Awards season is just around the corner here. And before you know it, you’ll need to think about marketing your facilities for the 2024 season, if you aren’t already. So it’s time to think about photographs of your facilities.

This spring, Aquatics International will begin taking submissions for our annual Dream Designs issue, honoring the most beautiful, well-plotted commercial and public aquatics spaces. In addition to this contest, I’ve been lucky enough to help judge others. In doing so I’ve seen firsthand the increased use of a relatively new technology for photographing and video recording.

Drones have been a godsend for those struggling to contain a whole facility in one frame, or photograph a pool when access to the best vantage point is difficult. Used for video, they’ve helped provide a real-life representation of how a pool looks from the inside or from other spots that wouldn’t be easy or even possible to shoot with a handheld camera on dry land.

I want to suggest that some uses of this technology are more effective than others, and offer a suggestion or two, whether shooting images and video for design-contest entries, social media platforms or other marketing applications.

I’ve seen plenty of drone stills taken from straight above an aquatics venue, with a birds-eye view. These really can convey one thing: The layout of the property. Sometimes that’s really important, like if you have an especially large plot or complicated layout, or you want to impress upon a viewer just how many features you offer. From a designer’s perspective, maybe you want to show how key features line up with the building, or showcase walkway and paver patterns that you can’t see from ground level. This can become more apparent with an overhead view. It’s basically the real-life version of a drawing done in plan view.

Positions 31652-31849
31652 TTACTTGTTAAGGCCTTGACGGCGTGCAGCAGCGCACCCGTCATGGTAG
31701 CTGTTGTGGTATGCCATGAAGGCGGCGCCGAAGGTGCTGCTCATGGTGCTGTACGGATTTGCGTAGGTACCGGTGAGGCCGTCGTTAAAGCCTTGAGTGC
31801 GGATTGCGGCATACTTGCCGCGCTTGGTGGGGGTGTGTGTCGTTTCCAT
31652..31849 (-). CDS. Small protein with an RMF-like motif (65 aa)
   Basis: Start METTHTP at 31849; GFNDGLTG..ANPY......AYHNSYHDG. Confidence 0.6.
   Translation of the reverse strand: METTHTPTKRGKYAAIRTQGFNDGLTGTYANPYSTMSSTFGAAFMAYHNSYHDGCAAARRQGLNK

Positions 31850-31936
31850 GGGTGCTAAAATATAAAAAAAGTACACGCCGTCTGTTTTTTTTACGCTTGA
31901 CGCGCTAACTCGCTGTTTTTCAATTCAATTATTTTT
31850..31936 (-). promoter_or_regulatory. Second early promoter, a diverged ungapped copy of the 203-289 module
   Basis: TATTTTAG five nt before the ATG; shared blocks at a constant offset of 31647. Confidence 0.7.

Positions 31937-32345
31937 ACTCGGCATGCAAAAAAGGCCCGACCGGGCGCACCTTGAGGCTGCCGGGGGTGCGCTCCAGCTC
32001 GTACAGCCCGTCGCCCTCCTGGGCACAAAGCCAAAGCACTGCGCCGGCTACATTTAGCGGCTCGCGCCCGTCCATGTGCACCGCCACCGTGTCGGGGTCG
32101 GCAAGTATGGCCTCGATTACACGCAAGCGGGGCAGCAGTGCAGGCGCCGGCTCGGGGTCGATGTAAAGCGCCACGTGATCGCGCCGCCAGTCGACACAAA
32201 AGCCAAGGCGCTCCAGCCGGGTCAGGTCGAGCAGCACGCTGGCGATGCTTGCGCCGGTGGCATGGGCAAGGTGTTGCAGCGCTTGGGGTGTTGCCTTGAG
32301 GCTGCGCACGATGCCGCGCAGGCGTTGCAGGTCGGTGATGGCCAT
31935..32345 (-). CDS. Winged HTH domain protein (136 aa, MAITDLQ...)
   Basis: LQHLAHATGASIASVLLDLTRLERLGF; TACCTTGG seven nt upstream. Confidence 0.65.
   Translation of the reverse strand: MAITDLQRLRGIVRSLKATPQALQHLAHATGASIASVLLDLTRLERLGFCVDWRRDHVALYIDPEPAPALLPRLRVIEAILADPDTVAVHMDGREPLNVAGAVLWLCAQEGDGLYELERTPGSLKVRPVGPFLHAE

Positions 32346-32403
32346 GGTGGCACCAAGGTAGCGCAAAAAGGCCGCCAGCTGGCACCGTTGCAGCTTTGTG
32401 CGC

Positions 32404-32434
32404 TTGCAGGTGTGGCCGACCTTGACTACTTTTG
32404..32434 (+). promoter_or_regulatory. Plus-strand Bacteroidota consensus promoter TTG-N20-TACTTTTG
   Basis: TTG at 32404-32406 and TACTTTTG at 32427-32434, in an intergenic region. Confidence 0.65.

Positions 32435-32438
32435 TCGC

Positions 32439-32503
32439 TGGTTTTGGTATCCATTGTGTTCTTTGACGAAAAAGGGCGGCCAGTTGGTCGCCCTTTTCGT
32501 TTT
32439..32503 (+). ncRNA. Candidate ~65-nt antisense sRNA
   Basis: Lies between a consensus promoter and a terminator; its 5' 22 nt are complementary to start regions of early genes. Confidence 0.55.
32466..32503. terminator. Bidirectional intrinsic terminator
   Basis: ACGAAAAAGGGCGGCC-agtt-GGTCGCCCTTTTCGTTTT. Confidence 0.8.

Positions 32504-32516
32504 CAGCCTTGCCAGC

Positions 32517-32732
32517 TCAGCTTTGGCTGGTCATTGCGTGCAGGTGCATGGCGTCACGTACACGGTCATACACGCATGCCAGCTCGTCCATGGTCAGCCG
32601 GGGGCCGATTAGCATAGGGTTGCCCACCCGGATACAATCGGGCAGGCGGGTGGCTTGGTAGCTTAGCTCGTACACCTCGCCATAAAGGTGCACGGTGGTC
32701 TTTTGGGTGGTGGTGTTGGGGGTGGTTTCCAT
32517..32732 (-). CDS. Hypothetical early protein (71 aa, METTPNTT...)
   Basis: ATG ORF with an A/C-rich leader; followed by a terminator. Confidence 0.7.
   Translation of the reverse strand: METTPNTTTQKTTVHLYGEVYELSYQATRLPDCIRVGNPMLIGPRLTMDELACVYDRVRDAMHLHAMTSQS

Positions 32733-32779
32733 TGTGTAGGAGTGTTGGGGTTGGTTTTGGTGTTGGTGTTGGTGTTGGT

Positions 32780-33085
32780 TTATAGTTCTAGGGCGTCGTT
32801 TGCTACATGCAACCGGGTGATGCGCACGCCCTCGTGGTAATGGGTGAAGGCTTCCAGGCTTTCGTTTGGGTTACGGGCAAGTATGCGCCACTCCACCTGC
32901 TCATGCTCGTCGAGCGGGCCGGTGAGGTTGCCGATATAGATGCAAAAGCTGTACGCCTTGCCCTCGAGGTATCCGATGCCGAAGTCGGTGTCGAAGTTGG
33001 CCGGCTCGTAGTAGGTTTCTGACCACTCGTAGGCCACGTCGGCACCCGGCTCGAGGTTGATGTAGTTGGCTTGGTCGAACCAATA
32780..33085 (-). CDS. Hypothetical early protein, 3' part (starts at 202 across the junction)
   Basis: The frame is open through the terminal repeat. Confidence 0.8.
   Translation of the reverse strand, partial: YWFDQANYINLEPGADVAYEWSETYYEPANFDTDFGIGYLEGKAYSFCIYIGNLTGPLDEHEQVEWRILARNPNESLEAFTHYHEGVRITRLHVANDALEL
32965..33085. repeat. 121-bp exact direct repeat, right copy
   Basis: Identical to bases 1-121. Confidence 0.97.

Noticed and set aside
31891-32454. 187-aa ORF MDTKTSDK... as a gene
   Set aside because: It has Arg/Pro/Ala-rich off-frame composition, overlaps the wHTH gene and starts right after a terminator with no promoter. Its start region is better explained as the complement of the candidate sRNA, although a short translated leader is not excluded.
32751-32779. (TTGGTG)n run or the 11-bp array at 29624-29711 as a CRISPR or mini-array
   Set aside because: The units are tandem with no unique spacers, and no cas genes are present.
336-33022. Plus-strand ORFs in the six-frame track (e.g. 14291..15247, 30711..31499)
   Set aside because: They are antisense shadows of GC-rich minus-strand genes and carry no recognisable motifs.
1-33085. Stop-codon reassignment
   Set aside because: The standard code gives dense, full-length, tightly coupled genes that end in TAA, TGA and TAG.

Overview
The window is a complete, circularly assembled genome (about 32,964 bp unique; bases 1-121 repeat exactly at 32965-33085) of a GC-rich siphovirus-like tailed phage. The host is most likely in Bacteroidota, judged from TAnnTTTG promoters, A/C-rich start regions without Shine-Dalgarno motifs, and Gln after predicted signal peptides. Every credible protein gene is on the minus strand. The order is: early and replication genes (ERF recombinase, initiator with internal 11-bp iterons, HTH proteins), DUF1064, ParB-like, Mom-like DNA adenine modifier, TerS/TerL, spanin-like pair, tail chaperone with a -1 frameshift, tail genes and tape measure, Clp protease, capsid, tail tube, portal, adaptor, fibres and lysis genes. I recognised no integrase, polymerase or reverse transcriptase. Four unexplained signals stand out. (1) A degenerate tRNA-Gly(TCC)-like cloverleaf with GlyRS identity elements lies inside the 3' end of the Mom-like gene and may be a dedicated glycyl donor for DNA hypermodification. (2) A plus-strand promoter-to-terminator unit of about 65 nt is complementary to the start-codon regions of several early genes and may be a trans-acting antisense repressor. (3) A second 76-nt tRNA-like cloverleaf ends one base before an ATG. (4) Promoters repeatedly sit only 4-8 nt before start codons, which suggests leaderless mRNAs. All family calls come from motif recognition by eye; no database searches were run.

But in making your case for an award or showcasing your work to prospective customers, shots taken from that angle usually should not be treated as the primary photo. These should be secondary, meant to show the layout. If you’re entering a contest that only allows one photo, you’ll want to forgo that overhead drone shot in most cases.

From that vantage, consumers and contest judges can’t feel the vertical dimension or volume of a spray feature, see how a vanishing edge frames a view, or appreciate the precision work of tilesetters and other trades.

If you are going to use a drone to get that hard-to-reach angle, shoot almost as if handling the camera on the ground: Choose a flattering angle, and position the drone lower, to provide the viewer a sense of how it feels to inhabit that space.

Keep watching these pages and for our Dream Designs announcements. And happy planning for the 2024 season.